Alcoholic Jaundice & 6 Other Symptoms Of Alcoholic Liver Failure
Those with ARLD may experience a wide range of symptoms, some of which are life-threatening. However, if caught in the early stages, those with ARLD can abstain from alcohol to highly reduce their symptoms.
High alcohol consumption can lead to liver disease or liver failure. Here are some of the symptoms you may experience.
1. Alcoholic Cirrhosis
Known as the final step in alcoholic liver disease (ALD), cirrhosis occurs after the liver has suffered from inflammation and a high amount of toxins. Cirrhosis is scarring of the liver which is permanent.
Abstaining from alcohol is crucial for those with ALD. Once the liver develops fibrosis and cirrhosis, the liver has incurred scar tissue that can damage the function of the liver.
When this happens, one may experience swelling of the abdomen due to a buildup of fluid known as ascites. Abdominal pain may be severe. In serious cases of liver cirrhosis, a person may need to have a liver transplant.
2. Alcoholic Jaundice
Jaundice is another symptom of liver disease that can be caused by drinking alcohol. Jaundice, or when your skin and eyes turn yellow, is one of the most noticeable symptoms.
This yellowing of the skin is a good indication that your liver may have difficulty operating normally. Immediately limit the amount of alcohol you drink, or stop completely if you notice any symptoms of jaundice.
3. Alcoholic Fatty Liver Disease
Alcoholic fatty liver disease can be reversible if caught early. This type of liver disease occurs when there becomes a build-up of fat in the liver known as steatosis.
During this process, liver function is impaired due to swelling. Those with steatosis may develop steatohepatitis which means the liver also has inflammation.
When your liver becomes damaged, hepatic encephalopathy may occur. When this happens, your liver stops functioning properly and you can develop toxins in your blood.
Once toxins are present in your blood, you have a higher risk of a weakened immune system, brain damage, and mental confusion.
4. Liver Cancer
Heavy alcohol drinkers have a high risk of developing liver cancer. Alcohol can cause a number of cancers in the esophagus and digestive tract.
Those with cirrhosis of the liver are more likely to develop liver cancer than the general population. Due to the lack of liver function, food digestion and the removal of toxins from your body may be interrupted.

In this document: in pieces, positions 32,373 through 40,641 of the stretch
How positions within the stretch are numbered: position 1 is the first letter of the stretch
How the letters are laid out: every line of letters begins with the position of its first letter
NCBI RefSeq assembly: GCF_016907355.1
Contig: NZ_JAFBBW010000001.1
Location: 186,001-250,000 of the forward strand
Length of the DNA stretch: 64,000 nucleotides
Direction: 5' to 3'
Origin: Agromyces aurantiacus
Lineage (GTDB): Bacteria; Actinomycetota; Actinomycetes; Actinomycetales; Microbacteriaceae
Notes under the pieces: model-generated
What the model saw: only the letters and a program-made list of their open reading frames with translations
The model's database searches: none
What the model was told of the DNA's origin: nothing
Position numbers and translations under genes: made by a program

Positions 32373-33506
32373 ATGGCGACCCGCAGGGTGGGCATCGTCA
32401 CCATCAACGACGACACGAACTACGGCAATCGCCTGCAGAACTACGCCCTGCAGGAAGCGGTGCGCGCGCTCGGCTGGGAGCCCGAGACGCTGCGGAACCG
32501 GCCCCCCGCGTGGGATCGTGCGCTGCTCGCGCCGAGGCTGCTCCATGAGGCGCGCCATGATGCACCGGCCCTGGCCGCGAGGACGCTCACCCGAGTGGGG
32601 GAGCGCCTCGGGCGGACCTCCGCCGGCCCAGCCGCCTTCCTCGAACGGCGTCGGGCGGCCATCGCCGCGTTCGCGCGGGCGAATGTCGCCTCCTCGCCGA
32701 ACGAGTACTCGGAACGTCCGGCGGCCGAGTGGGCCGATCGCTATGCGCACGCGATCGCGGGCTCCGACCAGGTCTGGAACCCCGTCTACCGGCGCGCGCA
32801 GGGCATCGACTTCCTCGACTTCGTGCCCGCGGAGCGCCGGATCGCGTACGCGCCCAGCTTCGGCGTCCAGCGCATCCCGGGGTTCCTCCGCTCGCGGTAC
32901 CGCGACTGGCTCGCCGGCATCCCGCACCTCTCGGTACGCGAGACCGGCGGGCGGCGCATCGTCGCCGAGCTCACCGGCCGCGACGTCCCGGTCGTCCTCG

Cancer can be in any location in the liver. If left untreated, liver cancer can spread to other organs of the body.
5. Hepatitis B & Hepatitis C
Alcoholic hepatitis is a severe liver injury that causes inflammation. Hepatitis is usually seen in patients with cirrhosis.
Alcohol abuse can worsen viral infections and weaken the immune system. Those with hepatitis may become malnourished as well.
6. Weight Loss
Weight loss can be a symptom of alcoholic hepatitis. You may develop loss of appetite and nausea from the liver dysfunction you’re experiencing.
Because of the damage to your liver, it’s likely you have a weakened immune system. Because of this and the loss of appetite, malnutrition may occur.
Furthermore, a lack of nutrients can cause liver cell damage. If you are diagnosed with liver disease, remember to monitor your food and drink intake.
7. Kidney Failure
Once heavy drinking has caused liver damage, the liver may struggle with its ability to handle blood flow and toxins. When this happens, you can experience kidney failure.
Heavy drinkers can develop both cirrhosis and kidney failure. Due to internal bleeding and body fluid accumulation in the abdomen, your kidneys can become infected and eventually fail.
What To Do If You Have Symptoms
If you notice early signs of liver problems, contact your doctor immediately. Knowing the early symptoms and taking action may reduce your chances of damaging effects.
If you’re experiencing any of these symptoms, be sure to see a doctor right away. Your doctor may perform liver function tests. They might also want to perform a liver biopsy to get a closer look at your liver tissue to determine the health status of your liver.
In addition to this, your doctor can perform a number of blood tests to determine your liver status and find out the number of enzymes you have. If necessary, you may require liver transplantation.
If you’re struggling with alcohol abuse, contact our helpline to speak with one of our healthcare specialists today.
Alcohol Research - Alcoholic Liver Disease: Pathogenesis and Current Management
Frontiers in Physiology - Acute Alcohol-Induced Liver Injury
National Health Service (NHS) - Alcohol-Related Liver Disease
National Health Service (NHS) - What is Liver Cancer?
National Institute on Alcohol Abuse and Alcoholism (NIAAA) - The Epidemiology of Alcoholic Liver Disease
National Library of Medicine - Alcoholic liver disease: A current molecular and clinical perspective
World Journal of Hepatology - Alcoholic Liver Disease
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